Social Media Acceptable Usage Policy – Why Allow Web 2.0 to Be Used in Business?
The consumerization of IT is affecting all aspects of the way we work. As Web 2.0 technologies continue to gain popularity amongst employees, IT departments are struggling to understand and manage the challenges.
There was at time when “wireless” was taboo, and for fear of the unknown, strict workplace policies banned the use of wireless technologies. “Thou shalt not” became the mantra of most IT departments, and has remained the mantra when dealing with applications like Facebook and Twitter.
Unfortunately for employers, people still found ways to partake in these activities – unmanaged and unsecured. If companies had initially recognized the potential of these outlets and found ways to embrace them in the first place, they could have saved themselves a lot of trouble in the long run.
One of the big dangers that companies are worried about is data loss or data leakage. In regulated industries today, this is a huge problem, both through the network, and through Web 2.0 enabled devices. If information is not encrypted – it’s a reportable incident.
There’s also a paradox in the mid-market. The users are the same, but the IT departments don’t necessarily have the expertise, the resources or technology of a larger enterprise. Smaller companies are more casual, often haven’t put policies in place, and therefore end up blocking these sites altogether.
Instead of forbidding social applications, it makes more sense for companies to simply put reasonable restrictions on them. Employees these days, especially younger employees, expect to be able to access their network, to use their personal devices to access corporate networks. This generation is not willing to accept limitations, and companies need to recognize that. Doing so makes good business sense, and companies need to not only find ways to embrace these technologies, but to go a step further and actually have a face on these platforms.
Why allow Web 2.0 to be used in business?
The Internet is an incredible productivity enhancer that you have to treat carefully. It is risky to be on the Internet, but you have to be there.
First generation companies like American Airlines are reaping the benefits. By utilizing Web 2.0 technologies, the company is able to short-circuit customer problems before they become bigger problems, allowing them to grow and expand. They’ve shown how much more people are willing to spend on a product because of word-of-mouth. If you’re a company that deals with consumers, and you’re not involved, you’re missing out on some serious potential.
Get involved. Your employees are!
Word of mouth is the primary factor behind many, if not most, purchasing decisions. Its influence is greatest when consumers are buying a product for the first time or when products are relatively expensive- factors that tend to make people conduct more research, seek more opinions, and deliberate longer than they otherwise would. And its influence is likely to continue growing: the digital revolution has amplified and accelerated its reach to the point where word of mouth is no longer an act of intimate, one-on-one communication.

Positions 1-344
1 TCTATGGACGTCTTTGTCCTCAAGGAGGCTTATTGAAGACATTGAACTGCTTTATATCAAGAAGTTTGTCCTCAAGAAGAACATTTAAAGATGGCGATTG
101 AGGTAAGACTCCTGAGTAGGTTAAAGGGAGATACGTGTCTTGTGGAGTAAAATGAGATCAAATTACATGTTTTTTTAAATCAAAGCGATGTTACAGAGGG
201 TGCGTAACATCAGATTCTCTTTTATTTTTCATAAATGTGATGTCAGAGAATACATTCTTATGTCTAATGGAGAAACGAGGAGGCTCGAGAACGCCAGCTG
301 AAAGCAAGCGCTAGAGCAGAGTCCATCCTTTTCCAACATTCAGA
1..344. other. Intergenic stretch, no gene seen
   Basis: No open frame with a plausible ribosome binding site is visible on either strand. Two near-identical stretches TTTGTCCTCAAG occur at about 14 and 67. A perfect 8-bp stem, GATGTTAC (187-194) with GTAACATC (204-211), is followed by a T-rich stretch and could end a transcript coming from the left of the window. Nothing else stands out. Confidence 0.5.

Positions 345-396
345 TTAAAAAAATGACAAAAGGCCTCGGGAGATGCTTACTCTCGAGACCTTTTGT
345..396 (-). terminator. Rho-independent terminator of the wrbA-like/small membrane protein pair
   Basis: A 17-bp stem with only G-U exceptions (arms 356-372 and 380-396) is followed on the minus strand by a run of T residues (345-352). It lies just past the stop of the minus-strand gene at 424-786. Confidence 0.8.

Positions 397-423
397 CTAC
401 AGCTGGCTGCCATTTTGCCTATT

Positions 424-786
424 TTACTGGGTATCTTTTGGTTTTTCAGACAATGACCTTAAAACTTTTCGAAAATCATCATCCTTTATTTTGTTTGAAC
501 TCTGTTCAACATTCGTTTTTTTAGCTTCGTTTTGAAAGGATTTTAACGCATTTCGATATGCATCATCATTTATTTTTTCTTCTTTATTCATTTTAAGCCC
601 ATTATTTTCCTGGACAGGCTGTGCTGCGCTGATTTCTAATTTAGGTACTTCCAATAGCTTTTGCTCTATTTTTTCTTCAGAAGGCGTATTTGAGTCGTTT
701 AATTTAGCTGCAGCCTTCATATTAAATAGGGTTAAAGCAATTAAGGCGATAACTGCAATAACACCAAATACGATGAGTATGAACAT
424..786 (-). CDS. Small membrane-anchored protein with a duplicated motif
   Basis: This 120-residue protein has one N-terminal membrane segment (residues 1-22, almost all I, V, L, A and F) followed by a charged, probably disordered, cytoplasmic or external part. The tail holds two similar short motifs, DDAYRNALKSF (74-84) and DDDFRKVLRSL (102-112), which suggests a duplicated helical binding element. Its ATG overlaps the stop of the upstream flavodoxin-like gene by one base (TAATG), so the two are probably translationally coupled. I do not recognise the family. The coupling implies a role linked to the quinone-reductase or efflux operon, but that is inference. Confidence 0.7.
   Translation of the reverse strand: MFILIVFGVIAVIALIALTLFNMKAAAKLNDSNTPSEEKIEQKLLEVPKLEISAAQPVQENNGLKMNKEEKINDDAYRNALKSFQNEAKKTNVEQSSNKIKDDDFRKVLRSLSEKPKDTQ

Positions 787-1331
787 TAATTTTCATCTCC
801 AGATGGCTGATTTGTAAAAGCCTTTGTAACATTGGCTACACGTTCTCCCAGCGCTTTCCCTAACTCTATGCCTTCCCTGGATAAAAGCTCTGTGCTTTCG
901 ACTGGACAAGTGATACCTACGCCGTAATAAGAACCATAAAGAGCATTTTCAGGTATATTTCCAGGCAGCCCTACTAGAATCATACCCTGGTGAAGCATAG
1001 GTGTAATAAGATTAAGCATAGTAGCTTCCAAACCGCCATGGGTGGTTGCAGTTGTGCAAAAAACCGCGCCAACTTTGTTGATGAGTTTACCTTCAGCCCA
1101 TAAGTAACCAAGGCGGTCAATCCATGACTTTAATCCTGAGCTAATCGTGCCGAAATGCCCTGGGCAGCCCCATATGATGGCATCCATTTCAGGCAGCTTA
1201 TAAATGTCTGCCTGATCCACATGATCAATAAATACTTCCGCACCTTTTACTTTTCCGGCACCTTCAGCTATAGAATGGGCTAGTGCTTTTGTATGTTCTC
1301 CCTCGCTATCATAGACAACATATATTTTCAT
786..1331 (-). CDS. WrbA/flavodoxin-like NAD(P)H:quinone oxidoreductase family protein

A study by Forrester Research that discusses new ways to consider influence in social media, found that consumers created 256 billion influence impressions about products and services last year and an additional 1.6 billion influence posts on product review sites and forums.
If someone you know comes to you to talk about a product you’re not familiar with, you’d most likely want to find out more about it. On the other hand, if you were to see the same product on TV, online or an outdoor campaign, it might not necessarily have the same appeal.
Facebook, blogs, Twitter and customer reviews are considered the most effective tactics for mobilizing consumers to talk up products online. (Etailing survey of 117 companies, September 2009)
Friends play an important role in influencing consumers. Eighty-three percent of online shoppers said they are interested in sharing information about their purchases with people they know, while 74 percent are influenced by the opinions of others in their decision to buy the product in the first place. (Manage Smarter, September 2009)
Users put great trust in their social networks. In an October 2009 eMarketer survey, one-half of respondents said they considered information shared on their networks when making a decision—and the proportion was higher among users ages 18 to 24, at 65%. Utilizing the power of word of mouth is something companies can’t afford not to capitalize on – they just need to figure out how to best use these channels to benefit themselves and their employees.
What companies should do — Give them the tools to do it responsibly
Although users can’t trust every link that people post or control, companies can put forward best practices to arm employees with the tools they need to be productive and safe. Between this type of education, and technology that can block dangerous links and applications, Web 2.0 can be used safely for business.